If the plane was making short hops only by day, did it get caught in the ground stop on the 11th?


PROJECTS. On a recent visit to the Illinois Railway Museum, I had reason to think about the upcoming model-building season. (Classes are back in session, it's getting dark before 8 pm, and we're supposed to be free of the heat and humidity eventually.)

In the back of a bus barn is a Pullman-built trackless trolley, Milwaukee & Suburban's 350, in somewhat rough shape.

A Wisconsin transit enthusiast commissioned a series of models from the St. Petersburg Tram Collection, including the 350 in 7 mm = 1 foot.

There may be a way of engineering a drive system for this, although it was not built with a removable floor. Perhaps a magnet underneath it and a moving magnet underneath a diorama?

Under roof and receiving some attention is the experimental aluminum Chicago streetcar 4001.

Chicagoland Hobby had a series of these built by St. Petersburg in O Scale. The model has a removable floor, and powering it is a possibility. As with the museum, the issue will be budgeting time and money to work on it.

In another barn, Milwaukee Electric parlor car Menominee, which has received a cosmetic restoration.

Walthers made sides for this car, which I used as a steam railroad coach for a while. I have the components to build the parlor car, again, time permitting.

I had a clear view of Milwaukee Electric dump car D13, which has been used in work service at the museum. It came from East Troy, Wisconsin, where it was the spare motive power for the electric freight railroad.

A little fettling, a little gluing? I have the components for the cab interiors. It would be a shame not to put the control and brake stands and a stool in such plain view.

The first Electroliner has been out of revenue service for some time, to receive further mechanical work as well as repairs on the interior. (The museum removed the extra doors Philadelphia Suburban cut into the train, and now has to return the seats to those locations.)

Here's a Locomotive Workshop kit of the Electroliner as built for the North Shore Line.

While I was taking these pictures, it occurred to me that the museum has a number of Layout Design Elements that one could apply to a British-style layout. The movement of cars on the demonstration railroad is end-to-end, making it completely honest to have cars or trains go to the end of a track and reverse direction. Better, most of the operating collection is under roof. One could conceal the fiddle yard in a car barn, and simply shuttle cars back and forth on whatever schedule seems suitable. That most model railroaders have an excess of equipment, some of which is anachronistic to whatever one's principal interests are, makes the creation of a museum-themed layout even more attractive.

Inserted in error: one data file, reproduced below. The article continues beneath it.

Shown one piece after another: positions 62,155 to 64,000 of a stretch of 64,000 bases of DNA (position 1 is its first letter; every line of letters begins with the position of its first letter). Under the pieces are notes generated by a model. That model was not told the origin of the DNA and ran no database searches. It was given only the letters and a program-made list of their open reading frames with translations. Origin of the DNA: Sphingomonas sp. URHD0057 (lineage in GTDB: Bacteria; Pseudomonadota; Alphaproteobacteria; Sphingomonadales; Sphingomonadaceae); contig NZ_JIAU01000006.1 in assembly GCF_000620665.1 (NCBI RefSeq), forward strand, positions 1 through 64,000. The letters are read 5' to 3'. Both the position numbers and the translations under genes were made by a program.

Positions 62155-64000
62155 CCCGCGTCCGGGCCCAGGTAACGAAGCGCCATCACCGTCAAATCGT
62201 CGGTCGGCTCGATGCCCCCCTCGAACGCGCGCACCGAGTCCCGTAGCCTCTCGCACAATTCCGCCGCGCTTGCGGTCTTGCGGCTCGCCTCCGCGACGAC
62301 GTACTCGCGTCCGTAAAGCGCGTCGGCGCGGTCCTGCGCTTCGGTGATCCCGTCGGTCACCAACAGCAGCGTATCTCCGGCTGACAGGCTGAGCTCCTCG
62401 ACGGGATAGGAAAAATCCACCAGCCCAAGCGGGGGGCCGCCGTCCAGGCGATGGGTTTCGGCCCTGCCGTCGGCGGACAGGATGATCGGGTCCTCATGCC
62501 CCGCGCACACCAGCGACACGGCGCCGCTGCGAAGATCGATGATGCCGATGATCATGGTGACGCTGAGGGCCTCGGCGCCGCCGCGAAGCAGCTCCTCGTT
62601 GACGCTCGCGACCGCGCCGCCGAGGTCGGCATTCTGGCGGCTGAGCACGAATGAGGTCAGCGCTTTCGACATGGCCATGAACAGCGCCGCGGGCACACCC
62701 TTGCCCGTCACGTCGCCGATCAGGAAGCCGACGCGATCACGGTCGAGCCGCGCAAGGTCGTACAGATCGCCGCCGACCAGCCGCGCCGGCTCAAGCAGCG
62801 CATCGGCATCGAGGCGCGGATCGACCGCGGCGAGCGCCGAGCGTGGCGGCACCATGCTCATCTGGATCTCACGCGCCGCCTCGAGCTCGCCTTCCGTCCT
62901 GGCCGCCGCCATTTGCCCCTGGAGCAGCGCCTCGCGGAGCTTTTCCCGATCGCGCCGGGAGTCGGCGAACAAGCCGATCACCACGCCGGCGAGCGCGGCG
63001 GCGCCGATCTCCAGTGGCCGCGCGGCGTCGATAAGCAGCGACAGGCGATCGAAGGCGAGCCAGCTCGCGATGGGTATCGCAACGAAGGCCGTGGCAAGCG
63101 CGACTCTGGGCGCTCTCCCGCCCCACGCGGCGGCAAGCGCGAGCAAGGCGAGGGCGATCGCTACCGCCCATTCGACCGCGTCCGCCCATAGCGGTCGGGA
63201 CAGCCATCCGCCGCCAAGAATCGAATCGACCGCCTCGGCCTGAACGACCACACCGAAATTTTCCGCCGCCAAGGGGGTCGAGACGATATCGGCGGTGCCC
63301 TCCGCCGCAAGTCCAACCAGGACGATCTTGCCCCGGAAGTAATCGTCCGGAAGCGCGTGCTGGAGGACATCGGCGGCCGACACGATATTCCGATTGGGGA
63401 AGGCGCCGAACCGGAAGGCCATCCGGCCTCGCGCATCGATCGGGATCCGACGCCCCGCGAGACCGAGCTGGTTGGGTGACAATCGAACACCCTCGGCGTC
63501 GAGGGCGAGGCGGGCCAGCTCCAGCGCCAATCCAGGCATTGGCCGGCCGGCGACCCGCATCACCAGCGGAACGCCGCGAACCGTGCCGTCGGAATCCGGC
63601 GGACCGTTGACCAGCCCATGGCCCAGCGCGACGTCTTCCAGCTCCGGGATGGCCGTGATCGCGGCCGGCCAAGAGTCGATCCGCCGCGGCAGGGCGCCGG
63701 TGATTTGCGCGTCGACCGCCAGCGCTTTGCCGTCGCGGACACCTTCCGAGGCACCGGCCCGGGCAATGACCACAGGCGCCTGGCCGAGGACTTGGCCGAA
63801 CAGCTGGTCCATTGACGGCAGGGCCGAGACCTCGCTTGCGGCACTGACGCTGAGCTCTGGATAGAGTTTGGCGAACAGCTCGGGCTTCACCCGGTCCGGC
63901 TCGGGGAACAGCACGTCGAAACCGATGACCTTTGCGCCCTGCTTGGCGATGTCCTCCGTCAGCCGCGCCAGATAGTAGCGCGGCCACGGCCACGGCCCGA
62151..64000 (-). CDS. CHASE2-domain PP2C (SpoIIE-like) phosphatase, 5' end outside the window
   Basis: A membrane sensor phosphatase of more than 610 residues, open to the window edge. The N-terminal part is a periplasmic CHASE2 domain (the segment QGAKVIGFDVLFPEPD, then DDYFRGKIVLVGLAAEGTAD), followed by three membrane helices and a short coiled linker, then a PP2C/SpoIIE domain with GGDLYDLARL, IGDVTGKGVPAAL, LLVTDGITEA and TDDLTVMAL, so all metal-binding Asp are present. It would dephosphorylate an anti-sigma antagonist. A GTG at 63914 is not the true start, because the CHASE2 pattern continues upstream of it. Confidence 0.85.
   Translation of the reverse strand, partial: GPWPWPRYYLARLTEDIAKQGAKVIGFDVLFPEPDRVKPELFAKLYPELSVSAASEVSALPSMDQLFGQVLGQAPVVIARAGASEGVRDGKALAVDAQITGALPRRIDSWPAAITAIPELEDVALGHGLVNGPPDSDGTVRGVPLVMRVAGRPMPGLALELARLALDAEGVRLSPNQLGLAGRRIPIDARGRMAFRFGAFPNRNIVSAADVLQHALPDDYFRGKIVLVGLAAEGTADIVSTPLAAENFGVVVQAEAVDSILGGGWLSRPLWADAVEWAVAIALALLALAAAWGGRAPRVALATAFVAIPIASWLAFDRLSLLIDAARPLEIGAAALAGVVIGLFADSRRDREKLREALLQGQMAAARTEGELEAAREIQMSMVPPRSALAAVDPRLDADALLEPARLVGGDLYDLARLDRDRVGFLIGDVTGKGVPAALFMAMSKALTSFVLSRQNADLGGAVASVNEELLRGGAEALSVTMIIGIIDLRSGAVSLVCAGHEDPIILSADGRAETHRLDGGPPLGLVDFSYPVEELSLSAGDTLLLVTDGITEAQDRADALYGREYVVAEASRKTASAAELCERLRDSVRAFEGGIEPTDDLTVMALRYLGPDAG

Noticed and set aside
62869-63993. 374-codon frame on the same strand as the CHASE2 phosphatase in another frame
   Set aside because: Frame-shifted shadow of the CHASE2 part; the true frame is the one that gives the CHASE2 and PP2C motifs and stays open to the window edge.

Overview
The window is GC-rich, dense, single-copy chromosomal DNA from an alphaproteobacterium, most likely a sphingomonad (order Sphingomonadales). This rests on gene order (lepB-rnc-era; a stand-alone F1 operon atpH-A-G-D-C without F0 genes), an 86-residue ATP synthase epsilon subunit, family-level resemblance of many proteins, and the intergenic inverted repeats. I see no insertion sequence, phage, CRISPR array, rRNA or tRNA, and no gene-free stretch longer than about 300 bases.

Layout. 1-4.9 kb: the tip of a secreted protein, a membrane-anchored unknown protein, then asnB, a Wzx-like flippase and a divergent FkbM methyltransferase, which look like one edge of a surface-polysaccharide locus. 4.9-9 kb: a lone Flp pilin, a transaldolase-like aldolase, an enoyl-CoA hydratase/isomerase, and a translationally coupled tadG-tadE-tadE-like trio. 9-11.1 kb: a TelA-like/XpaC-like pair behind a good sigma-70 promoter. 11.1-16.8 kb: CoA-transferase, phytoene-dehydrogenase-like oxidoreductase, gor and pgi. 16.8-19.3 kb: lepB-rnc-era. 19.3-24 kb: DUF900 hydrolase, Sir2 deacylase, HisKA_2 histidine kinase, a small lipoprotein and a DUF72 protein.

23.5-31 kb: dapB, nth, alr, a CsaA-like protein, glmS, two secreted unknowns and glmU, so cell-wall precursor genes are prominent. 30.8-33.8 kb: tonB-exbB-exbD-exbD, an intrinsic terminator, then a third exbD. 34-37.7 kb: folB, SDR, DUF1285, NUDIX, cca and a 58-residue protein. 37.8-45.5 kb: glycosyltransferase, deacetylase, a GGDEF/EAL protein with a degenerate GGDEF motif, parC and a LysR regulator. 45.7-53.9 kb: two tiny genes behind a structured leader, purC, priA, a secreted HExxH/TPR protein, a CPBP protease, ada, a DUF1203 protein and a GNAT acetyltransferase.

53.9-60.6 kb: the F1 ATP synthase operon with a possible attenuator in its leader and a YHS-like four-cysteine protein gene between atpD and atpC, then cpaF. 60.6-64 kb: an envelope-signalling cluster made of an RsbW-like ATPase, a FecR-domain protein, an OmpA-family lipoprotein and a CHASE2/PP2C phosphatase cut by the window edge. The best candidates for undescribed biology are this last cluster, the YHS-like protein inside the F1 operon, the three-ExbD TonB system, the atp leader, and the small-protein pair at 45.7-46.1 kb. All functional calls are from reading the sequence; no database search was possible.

NOSTALGIC FOR THE OLD INDUSTRIAL STATE? I recently took delivery of and quickly read through Wal-Mart: The Face of Twenty-First-Century Capitalism and hope to put together a coherent Book Review No. 26. I say "hope to" as I am struggling to integrate several recent columns on Wal-Mart, which has become a political football for the Democratic Party, as well as thirty years of studying industrial organization and the political economy and policy implications therein. And thus my first struggle. Wal-Mart is an unrefereed conference volume, in which several social science professors, several dissertators, and some union organizers had their papers edited by Santa Barbara's Nelson Lichtenstein into the book. It would probably not be difficult to obtain sufficient sympathetic faculty members to serve as anonymous referees, but I don't want to go after this book as a symptom of a left monopoly on campus. Rather, I want to consider both the evolution of populist political economy and the possibility that some people would just as soon pen "critiques of capitalist production" for their own sake rather than to argue a consistent theoretical position. But that might just be my training as an economist coming through.

Consider one theme of the book. At one time, conference participants maintain, there was a middle-class-friendly economy in which large manufacturing firms produced goods in unionized factories. Wal-Mart is the leading edge of a proletarianized economy in which large retailers squeeze those manufacturers while doing everything possible to drive down wages. Tapped's Ezra Klein spells out those behaviors in more detail.

Perhaps I'm showing my age, but at one time the populist political economy saw those large manufacturing firms as building blocks of a monopoly capitalism that practiced conscious parallelism, which reduced efficiency by restricting output and raising prices, and the unions as accomplice residual claimants to the monopoly profits thereby obtained. The retailers of the era were complicit in that monopoly capitalism, with a concentrated food packing industry and often vertically integrated supermarkets profiting by the inflated price of bread, although, again, food and commercial workers' unions participated as residual claimants. Because firms could practice conscious parallelism without calendars to keep track of the phases of the moon or meetings in the back room at Dirty Helen's, antitrust action could do nothing about the resulting inefficiencies, although Wal-Mart could.

But when Wal-Mart goes after those inefficiencies, that's bad. Mr Klein summarizes in a few sentences what several chapters of the book spell out in more detail.